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Are the recent free Star Wars games worth your time (and money)?

Andrew Hayward | Dec. 5, 2014
Disney and DeNA explore different styles of strategy gameplay with their latest licensed freemium games. We explore both.

I'm not typically too swayed by this particular freemium formula, but I found myself checking Commander regularly throughout my days, tapping buildings to amass resources, generate soldiers, and fortify my defenses. It really is dead simple, and to a fault in spots: irritatingly, your automated troops know nothing of self-preservation. But it's strangely satisfying in three-minute spurts throughout the day. 

Anyone eager to play in a more dedicated fashion will feel the brunt of the roadblocks more than others. Everything takes time to complete, but everything also takes resources to build. And you'll suddenly be seriously underpowered for a certain mission, or you'll need a specific level building to push ahead. At those points, you'll wait for hours and maybe days to slowly amass enough currency to complete a simple task--and then probably wait longer for something to build.

Or you can spend money on premium crystals and use those to speed processes up, or convert them to other currencies and buy what you need. Those roadblocks are frustrating, but they come with the territory. And I don't think Commander is interesting or involved enough to want to play in large chunks--or spend much money on. But for a few minutes at a time, here or there, it's a very solid diversion, and a decent use of the Star Wars brand. 

Diminished defense
DeNA's Star Wars: Galactic Defense launched a couple weeks back, and on the surface, there's plenty to like--emphasis on plenty. You'll find three current worlds, each with several different stages, plus they all have multiple scenarios so you can replay them for fun or additional credits. Add to that the ability to play missions as either the Light Side or Dark Side, and 37 total iconic champions (like Han Solo and Boba Fett) to unlock and wield in battle, and Galactic Defense has the quantity side of the equation locked down.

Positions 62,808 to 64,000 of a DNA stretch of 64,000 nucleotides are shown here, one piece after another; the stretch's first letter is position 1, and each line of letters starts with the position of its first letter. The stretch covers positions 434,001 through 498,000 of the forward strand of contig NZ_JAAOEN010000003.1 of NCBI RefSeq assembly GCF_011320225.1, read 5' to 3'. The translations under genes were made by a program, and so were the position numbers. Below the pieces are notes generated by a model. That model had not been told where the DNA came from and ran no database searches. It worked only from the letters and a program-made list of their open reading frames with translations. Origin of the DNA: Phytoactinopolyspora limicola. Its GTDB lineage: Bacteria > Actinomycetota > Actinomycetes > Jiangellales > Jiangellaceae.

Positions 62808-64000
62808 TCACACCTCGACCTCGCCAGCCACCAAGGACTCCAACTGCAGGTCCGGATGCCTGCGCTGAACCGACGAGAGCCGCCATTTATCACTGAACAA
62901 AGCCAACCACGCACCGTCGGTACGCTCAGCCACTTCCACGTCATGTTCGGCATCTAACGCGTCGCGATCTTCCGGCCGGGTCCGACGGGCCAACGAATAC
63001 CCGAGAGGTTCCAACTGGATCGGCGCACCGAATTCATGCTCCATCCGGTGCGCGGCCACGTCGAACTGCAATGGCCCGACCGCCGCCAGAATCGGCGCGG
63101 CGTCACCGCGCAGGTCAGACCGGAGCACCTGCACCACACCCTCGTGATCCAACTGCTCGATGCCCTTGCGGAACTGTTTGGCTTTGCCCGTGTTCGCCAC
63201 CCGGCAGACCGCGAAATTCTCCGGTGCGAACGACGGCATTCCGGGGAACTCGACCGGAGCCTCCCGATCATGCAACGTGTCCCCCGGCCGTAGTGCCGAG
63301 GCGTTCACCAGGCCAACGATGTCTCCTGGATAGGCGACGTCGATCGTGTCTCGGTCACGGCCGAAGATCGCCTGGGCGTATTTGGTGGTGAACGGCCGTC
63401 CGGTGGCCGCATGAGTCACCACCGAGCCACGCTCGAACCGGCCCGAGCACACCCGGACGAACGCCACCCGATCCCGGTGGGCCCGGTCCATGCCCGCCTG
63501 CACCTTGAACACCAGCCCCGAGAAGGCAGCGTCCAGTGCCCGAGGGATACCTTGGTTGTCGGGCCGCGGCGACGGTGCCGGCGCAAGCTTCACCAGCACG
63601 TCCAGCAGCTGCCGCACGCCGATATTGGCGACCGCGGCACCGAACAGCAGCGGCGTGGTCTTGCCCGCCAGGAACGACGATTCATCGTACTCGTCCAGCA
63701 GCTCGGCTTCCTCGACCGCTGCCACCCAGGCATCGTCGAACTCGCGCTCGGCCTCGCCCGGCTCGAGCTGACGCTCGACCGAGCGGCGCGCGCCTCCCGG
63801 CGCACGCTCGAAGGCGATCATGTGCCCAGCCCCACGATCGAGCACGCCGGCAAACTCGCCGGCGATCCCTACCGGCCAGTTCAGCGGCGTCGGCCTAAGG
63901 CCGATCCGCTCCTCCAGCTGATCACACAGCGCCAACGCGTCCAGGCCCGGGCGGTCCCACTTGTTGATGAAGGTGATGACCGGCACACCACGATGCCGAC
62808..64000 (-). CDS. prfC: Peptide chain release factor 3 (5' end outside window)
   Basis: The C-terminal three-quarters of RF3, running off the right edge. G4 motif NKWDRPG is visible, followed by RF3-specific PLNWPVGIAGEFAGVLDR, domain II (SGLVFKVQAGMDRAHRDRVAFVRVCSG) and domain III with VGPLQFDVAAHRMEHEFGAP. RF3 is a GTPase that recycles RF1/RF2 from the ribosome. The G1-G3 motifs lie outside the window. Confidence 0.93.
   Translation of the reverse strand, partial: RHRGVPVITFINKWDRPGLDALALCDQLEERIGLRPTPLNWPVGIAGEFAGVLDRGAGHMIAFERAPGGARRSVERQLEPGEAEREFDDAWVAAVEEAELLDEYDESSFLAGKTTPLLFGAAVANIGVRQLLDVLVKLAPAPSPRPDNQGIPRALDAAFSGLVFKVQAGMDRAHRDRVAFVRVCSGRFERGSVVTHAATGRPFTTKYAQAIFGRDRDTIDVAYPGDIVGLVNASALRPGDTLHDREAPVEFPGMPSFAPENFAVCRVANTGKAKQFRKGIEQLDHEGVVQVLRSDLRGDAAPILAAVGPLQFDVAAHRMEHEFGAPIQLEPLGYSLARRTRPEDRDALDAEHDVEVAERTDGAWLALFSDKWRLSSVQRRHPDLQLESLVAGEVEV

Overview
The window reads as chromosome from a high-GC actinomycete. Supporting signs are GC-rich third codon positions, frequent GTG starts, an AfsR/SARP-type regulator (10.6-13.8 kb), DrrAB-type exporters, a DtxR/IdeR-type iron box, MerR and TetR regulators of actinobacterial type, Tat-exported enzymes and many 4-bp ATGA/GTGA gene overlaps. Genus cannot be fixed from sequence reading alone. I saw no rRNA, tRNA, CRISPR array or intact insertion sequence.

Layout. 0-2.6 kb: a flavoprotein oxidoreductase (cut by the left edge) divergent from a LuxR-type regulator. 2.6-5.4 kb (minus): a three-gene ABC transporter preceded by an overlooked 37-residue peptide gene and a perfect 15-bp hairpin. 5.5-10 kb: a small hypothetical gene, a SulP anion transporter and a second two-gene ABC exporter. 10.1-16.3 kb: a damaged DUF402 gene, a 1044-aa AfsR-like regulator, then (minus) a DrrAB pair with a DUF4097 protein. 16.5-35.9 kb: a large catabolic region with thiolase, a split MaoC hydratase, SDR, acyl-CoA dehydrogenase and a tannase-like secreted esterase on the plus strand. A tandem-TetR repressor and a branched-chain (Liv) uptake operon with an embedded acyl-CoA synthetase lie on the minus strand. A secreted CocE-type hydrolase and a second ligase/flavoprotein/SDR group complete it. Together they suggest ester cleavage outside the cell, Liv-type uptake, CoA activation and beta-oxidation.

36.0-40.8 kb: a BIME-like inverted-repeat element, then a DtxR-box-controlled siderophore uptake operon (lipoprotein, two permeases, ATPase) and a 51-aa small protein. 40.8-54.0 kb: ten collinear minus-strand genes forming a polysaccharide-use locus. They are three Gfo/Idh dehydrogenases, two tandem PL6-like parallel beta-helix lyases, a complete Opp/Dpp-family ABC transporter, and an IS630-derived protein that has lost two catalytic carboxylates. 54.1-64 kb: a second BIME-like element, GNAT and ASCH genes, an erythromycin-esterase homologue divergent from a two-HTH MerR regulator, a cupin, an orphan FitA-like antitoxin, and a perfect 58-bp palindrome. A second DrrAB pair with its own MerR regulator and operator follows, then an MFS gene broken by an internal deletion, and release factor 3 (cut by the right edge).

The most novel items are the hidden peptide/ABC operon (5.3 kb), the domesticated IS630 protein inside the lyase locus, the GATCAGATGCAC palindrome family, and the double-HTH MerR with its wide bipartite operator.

Quality, on the other hand, is less of a certainty. Galactic Defense has the fundamental elements of a great tower defense game pretty well intact, largely because they're lifted from genre leader Kingdom Rush. Stage layouts and tower upgrade progression paths here feel incredibly familiar as a fan of that series, but credit to DeNA for at least picking great source material to base its game upon.

The objective in Galactic Defense, as expected, is to ward off invaders approaching your base by building an array of offensive towers in specific plots around the paths. How you place and upgrade the towers is often key to your success, as you need to consider how each affects different enemies, how their attacks can combine to best weaken the invaders, and most importantly, how best to use your limited resources to deal with the challenge at hand.


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